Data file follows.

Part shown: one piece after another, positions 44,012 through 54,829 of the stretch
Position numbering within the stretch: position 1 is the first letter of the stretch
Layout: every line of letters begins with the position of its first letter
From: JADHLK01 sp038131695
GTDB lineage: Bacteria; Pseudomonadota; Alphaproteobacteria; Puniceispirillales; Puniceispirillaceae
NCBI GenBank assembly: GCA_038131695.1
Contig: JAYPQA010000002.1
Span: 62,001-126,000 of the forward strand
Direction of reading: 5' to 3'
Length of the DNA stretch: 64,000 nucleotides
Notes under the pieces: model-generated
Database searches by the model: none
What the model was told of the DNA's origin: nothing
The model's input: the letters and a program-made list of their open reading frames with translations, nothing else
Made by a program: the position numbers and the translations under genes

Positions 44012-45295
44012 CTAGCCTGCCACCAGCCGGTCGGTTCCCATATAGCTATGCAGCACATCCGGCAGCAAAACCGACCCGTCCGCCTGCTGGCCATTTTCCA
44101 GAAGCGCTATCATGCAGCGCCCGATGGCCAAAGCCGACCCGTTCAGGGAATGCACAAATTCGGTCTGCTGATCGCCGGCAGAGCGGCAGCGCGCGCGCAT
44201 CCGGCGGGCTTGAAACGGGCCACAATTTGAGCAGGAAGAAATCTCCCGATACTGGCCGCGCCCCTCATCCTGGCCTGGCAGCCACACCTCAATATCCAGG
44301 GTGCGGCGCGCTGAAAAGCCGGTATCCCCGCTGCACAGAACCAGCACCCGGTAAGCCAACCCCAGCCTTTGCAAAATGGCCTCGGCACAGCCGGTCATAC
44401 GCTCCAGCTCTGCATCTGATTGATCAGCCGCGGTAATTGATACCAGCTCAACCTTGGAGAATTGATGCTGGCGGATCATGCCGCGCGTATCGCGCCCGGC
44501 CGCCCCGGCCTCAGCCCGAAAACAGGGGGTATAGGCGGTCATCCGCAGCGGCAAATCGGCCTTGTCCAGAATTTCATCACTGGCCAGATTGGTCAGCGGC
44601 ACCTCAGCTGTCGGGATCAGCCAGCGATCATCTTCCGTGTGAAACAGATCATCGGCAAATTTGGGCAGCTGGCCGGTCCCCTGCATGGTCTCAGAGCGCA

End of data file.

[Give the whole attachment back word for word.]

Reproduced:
Part shown: one piece after another, positions 44,012 through 54,829 of the stretch
Position numbering within the stretch: position 1 is the first letter of the stretch
Layout: every line of letters begins with the position of its first letter
From: JADHLK01 sp038131695
GTDB lineage: Bacteria; Pseudomonadota; Alphaproteobacteria; Puniceispirillales; Puniceispirillaceae
NCBI GenBank assembly: GCA_038131695.1
Contig: JAYPQA010000002.1
Span: 62,001-126,000 of the forward strand
Direction of reading: 5' to 3'
Length of the DNA stretch: 64,000 nucleotides
Notes under the pieces: model-generated
Database searches by the model: none
What the model was told of the DNA's origin: nothing
The model's input: the letters and a program-made list of their open reading frames with translations, nothing else
Made by a program: the position numbers and the translations under genes

Positions 44012-45295
44012 CTAGCCTGCCACCAGCCGGTCGGTTCCCATATAGCTATGCAGCACATCCGGCAGCAAAACCGACCCGTCCGCCTGCTGGCCATTTTCCA
44101 GAAGCGCTATCATGCAGCGCCCGATGGCCAAAGCCGACCCGTTCAGGGAATGCACAAATTCGGTCTGCTGATCGCCGGCAGAGCGGCAGCGCGCGCGCAT
44201 CCGGCGGGCTTGAAACGGGCCACAATTTGAGCAGGAAGAAATCTCCCGATACTGGCCGCGCCCCTCATCCTGGCCTGGCAGCCACACCTCAATATCCAGG
44301 GTGCGGCGCGCTGAAAAGCCGGTATCCCCGCTGCACAGAACCAGCACCCGGTAAGCCAACCCCAGCCTTTGCAAAATGGCCTCGGCACAGCCGGTCATAC
44401 GCTCCAGCTCTGCATCTGATTGATCAGCCGCGGTAATTGATACCAGCTCAACCTTGGAGAATTGATGCTGGCGGATCATGCCGCGCGTATCGCGCCCGGC
44501 CGCCCCGGCCTCAGCCCGAAAACAGGGGGTATAGGCGGTCATCCGCAGCGGCAAATCGGCCTTGTCCAGAATTTCATCACTGGCCAGATTGGTCAGCGGC
44601 ACCTCAGCTGTCGGGATCAGCCAGCGATCATCTTCCGTGTGAAACAGATCATCGGCAAATTTGGGCAGCTGGCCGGTCCCCTGCATGGTCTCAGAGCGCA